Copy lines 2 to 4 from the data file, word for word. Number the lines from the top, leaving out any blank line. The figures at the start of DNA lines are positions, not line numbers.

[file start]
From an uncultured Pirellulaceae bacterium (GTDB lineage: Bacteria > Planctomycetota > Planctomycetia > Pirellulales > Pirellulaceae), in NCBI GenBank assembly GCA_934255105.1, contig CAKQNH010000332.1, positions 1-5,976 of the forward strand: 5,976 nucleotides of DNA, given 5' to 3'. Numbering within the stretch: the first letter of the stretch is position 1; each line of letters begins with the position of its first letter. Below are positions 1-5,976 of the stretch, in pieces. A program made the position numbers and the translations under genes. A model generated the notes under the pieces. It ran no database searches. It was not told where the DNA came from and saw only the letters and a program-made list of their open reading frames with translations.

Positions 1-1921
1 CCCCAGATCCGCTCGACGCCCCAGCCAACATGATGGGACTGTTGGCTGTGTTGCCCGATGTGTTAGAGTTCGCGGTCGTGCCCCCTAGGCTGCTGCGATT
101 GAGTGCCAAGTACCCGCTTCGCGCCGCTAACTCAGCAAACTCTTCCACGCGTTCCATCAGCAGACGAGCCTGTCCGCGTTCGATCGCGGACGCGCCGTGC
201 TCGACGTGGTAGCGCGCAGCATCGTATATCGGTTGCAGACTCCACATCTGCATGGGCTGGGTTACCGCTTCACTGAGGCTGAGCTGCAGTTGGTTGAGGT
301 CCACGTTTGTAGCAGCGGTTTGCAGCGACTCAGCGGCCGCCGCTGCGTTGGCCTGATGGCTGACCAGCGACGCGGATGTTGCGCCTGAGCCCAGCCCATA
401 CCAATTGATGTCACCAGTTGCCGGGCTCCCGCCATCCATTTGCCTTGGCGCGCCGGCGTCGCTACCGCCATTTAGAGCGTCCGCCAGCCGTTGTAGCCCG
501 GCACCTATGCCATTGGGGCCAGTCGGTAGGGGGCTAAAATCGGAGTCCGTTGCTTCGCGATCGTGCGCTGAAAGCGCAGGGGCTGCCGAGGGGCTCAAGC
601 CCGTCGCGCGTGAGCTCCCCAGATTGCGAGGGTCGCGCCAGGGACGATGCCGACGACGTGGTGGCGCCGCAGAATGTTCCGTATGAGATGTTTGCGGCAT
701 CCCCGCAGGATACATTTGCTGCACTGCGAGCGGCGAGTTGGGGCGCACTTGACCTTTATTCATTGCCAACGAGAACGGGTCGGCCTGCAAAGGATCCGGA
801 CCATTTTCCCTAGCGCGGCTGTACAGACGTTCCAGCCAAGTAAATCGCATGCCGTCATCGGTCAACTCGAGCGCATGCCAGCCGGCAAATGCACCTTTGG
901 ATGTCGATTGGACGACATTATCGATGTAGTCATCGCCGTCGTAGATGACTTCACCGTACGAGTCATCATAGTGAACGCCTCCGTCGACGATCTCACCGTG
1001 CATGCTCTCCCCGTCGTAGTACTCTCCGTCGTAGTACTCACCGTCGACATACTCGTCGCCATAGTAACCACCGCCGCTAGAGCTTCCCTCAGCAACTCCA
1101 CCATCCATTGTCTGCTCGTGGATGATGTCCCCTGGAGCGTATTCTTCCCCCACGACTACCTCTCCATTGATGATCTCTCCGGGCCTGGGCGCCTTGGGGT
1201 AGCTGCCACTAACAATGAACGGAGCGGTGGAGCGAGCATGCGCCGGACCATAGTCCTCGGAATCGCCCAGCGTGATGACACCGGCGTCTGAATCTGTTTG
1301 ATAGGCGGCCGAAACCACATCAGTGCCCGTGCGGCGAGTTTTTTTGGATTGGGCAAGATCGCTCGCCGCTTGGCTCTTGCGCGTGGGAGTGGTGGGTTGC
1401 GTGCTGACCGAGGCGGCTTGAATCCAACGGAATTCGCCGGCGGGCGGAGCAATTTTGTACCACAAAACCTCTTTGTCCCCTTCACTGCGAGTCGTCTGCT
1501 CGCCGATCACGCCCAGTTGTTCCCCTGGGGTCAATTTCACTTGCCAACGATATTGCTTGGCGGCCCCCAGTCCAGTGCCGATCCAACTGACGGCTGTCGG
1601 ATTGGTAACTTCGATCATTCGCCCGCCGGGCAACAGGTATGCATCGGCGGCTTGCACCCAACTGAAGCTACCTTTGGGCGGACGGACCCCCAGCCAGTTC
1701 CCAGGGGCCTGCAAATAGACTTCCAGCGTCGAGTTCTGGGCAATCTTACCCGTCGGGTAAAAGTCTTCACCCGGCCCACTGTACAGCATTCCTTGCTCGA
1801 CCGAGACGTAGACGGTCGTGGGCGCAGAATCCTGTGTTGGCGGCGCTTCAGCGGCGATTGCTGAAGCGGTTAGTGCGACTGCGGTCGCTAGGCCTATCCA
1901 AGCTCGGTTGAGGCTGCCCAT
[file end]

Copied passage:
Positions 1-1921
1 CCCCAGATCCGCTCGACGCCCCAGCCAACATGATGGGACTGTTGGCTGTGTTGCCCGATGTGTTAGAGTTCGCGGTCGTGCCCCCTAGGCTGCTGCGATT
101 GAGTGCCAAGTACCCGCTTCGCGCCGCTAACTCAGCAAACTCTTCCACGCGTTCCATCAGCAGACGAGCCTGTCCGCGTTCGATCGCGGACGCGCCGTGC